There was once a young man named Thomas, who loved nothing more than to wander the beautiful countryside surrounding his home town of Erceldoune in the Scottish Borders, thought to be modern day Earlston. His favourite spot to sit and admire the views over the mysterious Eildon Hills was a lovely old tree, said by some to be a hawthorn, and later known as the Eildon Tree. One day while taking a rest under the tree, Thomas spotted an elegant lady on a milk white horse:
"True Thomas lay on Huntlie Bank:
A ferlie he spied wi' his ee;
And there he saw a lady bright,
Come riding down by the Eildon Tree.
Her shirt was o' the grass green silk,
Her mantle o' the velvet fyne;
At ilka tett of her horse's mane,
Hang fifty siller bells and nine.
True Thomas, he pull'd aff his cap,
And louted low down to his knee-
- "All hail, thou mighty Queen of Heav'n!
For thy peer on earth I never did see"-
- "O no, O no, Thomas," she said;
"That name does not belang to me;
I am but the Queen of fair Elfland,
That am hither come to visit thee."
The Queen of Fairyland dared Thomas to kiss her, so he did, and she asked Thomas to come away with her and serve her for seven years in Fairyland. She mounted her horse with him behind, and together they travelled, her horse travelling swifter than the wind itself. She told Thomas to hold his tongue no matter what he hears or sees, or he will never return to the mortal realms. Some say this should not be taken literally, and that it refers to Thomas being told never to speak word of their love incase the Fairy King should hear. On they rode, wading through rivers, and through the roaring of the sea, and through rivers of blood. She explains that all blood shed on earth runs through the springs of this country. They finally came to a green garden, where the Faery Queen plucked an apple from a tree, telling Thomas to take it for his wages and it will grant him "the tongue that can never lie". He protests, saying his tongue is his own, but she commands it so. The story ends that:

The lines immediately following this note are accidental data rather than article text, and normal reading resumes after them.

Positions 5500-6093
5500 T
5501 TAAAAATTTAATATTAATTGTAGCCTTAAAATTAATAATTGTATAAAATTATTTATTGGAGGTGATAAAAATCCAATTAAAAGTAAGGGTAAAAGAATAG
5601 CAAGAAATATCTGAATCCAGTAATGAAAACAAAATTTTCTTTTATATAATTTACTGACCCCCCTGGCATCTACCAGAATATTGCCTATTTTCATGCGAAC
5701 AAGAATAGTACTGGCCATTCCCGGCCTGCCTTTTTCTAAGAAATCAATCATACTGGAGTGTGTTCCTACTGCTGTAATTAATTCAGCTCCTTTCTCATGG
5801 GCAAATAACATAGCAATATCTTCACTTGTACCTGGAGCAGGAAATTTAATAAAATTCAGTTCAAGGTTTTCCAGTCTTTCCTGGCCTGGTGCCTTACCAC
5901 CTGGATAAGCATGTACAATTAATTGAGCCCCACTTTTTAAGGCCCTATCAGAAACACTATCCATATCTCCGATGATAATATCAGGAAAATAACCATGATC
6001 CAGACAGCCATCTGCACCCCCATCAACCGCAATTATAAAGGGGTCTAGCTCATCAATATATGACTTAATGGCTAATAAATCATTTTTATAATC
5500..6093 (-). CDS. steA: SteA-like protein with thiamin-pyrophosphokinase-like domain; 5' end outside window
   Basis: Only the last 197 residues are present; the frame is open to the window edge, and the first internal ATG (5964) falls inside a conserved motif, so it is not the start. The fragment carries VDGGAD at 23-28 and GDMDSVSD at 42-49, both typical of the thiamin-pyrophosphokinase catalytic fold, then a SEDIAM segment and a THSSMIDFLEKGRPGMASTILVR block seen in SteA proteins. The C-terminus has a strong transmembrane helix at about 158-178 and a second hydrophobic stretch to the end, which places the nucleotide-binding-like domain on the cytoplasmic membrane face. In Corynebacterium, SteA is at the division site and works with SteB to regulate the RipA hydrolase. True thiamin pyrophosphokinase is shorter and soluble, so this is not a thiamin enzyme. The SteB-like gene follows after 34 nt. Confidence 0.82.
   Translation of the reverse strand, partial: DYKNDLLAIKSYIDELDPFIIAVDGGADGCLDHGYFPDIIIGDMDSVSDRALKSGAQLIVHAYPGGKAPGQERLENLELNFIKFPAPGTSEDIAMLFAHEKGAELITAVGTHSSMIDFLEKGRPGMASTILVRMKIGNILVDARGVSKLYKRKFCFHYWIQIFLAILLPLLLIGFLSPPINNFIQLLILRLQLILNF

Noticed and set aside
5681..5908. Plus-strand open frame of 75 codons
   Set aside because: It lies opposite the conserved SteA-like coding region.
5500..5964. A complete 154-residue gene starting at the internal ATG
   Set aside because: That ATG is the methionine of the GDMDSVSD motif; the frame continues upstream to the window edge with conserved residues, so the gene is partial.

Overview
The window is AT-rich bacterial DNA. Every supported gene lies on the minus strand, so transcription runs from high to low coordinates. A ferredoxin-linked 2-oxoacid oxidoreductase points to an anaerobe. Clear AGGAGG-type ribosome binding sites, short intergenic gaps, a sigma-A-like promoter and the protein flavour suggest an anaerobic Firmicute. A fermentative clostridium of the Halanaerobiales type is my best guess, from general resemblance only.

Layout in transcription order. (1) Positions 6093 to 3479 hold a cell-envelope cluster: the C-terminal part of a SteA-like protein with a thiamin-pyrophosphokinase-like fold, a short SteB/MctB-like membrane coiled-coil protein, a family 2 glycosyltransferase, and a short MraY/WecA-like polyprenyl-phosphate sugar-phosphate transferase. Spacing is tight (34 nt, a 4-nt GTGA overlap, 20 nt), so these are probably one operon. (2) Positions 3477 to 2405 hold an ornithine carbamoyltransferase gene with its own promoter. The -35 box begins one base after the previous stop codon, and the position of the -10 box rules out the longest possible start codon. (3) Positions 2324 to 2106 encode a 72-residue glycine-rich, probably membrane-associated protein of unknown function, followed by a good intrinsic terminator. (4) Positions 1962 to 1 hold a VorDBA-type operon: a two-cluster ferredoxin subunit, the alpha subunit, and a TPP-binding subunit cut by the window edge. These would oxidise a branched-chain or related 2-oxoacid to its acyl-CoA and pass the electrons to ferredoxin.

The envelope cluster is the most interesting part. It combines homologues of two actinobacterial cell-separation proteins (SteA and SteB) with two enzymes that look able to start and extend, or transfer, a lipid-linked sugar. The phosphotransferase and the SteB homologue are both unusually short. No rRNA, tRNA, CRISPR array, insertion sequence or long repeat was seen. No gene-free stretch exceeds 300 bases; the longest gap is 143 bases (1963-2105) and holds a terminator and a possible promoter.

"He has gotten a cloth of the even cloth,
and a pair of shoes of velvet green;
And, till seven years were gane and past,
True Thomas on earth was never seen."
This version of the tale is as told by Walter Scott in his Minstrelsy of the Scottish border (1802), he says it was collected from a local lady. He continues with an extension of the story where Thomas has returned to Erceldoune seven years later. It is said that the faery folk must pay a teind to hell every seven years, and the Queen fears that this year it will be Thomas, so she returns him to the mortal world. Some versions of the tale say that he returned with the ability to only speak the truth, and others say he had magical powers of prophesy and became famous throughout Scotland. Then one day while Thomas was celebrating with friends in the tower of Erceldoune, a person came running in and told in fear and astonishment that "a hart and hind had left the neighbouring forest, and were, composedly and slowly, parading the street of the village". Thomas arose and left the tower, then followed the animals into the forest, and was never seen again. According to popular belief he currently resides in Elfland, but is one day expected to revisit our mortal realms again.
Interestingly, a man named Thomas Rymour really did live in 13th century Erceldoune. A charter from 1294 mentions "Thomas de Ercildoun, son and heir of Thomas Rymour de Ercildon". Could this be the Thomas the Rhymer of legend? A leaflet I picked up in Melrose refers to Thomas as Thomas Learmont, but according to Briggs' Dictionary of Fairies there is no documented evidence of this name.